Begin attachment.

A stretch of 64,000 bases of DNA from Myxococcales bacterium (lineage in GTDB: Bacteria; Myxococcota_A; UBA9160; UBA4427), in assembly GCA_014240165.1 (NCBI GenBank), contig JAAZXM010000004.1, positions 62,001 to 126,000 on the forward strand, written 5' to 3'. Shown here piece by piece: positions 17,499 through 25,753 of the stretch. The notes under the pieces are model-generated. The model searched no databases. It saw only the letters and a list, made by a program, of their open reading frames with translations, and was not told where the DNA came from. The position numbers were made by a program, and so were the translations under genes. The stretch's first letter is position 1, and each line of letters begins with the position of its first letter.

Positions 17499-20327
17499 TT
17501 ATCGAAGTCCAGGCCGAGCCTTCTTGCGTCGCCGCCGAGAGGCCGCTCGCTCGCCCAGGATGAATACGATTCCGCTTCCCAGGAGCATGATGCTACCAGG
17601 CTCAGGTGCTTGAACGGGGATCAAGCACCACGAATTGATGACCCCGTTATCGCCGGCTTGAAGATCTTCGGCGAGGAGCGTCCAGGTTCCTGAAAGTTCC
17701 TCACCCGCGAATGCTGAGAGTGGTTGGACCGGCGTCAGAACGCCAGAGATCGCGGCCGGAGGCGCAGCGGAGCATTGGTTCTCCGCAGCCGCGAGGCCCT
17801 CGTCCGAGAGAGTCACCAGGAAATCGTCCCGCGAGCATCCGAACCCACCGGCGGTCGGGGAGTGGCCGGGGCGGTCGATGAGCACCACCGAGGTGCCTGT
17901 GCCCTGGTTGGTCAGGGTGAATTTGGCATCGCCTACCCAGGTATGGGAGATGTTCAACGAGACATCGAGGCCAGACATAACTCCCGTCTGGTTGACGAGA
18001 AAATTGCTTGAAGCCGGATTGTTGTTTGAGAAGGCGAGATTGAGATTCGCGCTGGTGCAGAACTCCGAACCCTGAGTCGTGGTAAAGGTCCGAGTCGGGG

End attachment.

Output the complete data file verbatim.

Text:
A stretch of 64,000 bases of DNA from Myxococcales bacterium (lineage in GTDB: Bacteria; Myxococcota_A; UBA9160; UBA4427), in assembly GCA_014240165.1 (NCBI GenBank), contig JAAZXM010000004.1, positions 62,001 to 126,000 on the forward strand, written 5' to 3'. Shown here piece by piece: positions 17,499 through 25,753 of the stretch. The notes under the pieces are model-generated. The model searched no databases. It saw only the letters and a list, made by a program, of their open reading frames with translations, and was not told where the DNA came from. The position numbers were made by a program, and so were the translations under genes. The stretch's first letter is position 1, and each line of letters begins with the position of its first letter.

Positions 17499-20327
17499 TT
17501 ATCGAAGTCCAGGCCGAGCCTTCTTGCGTCGCCGCCGAGAGGCCGCTCGCTCGCCCAGGATGAATACGATTCCGCTTCCCAGGAGCATGATGCTACCAGG
17601 CTCAGGTGCTTGAACGGGGATCAAGCACCACGAATTGATGACCCCGTTATCGCCGGCTTGAAGATCTTCGGCGAGGAGCGTCCAGGTTCCTGAAAGTTCC
17701 TCACCCGCGAATGCTGAGAGTGGTTGGACCGGCGTCAGAACGCCAGAGATCGCGGCCGGAGGCGCAGCGGAGCATTGGTTCTCCGCAGCCGCGAGGCCCT
17801 CGTCCGAGAGAGTCACCAGGAAATCGTCCCGCGAGCATCCGAACCCACCGGCGGTCGGGGAGTGGCCGGGGCGGTCGATGAGCACCACCGAGGTGCCTGT
17901 GCCCTGGTTGGTCAGGGTGAATTTGGCATCGCCTACCCAGGTATGGGAGATGTTCAACGAGACATCGAGGCCAGACATAACTCCCGTCTGGTTGACGAGA
18001 AAATTGCTTGAAGCCGGATTGTTGTTTGAGAAGGCGAGATTGAGATTCGCGCTGGTGCAGAACTCCGAACCCTGAGTCGTGGTAAAGGTCCGAGTCGGGG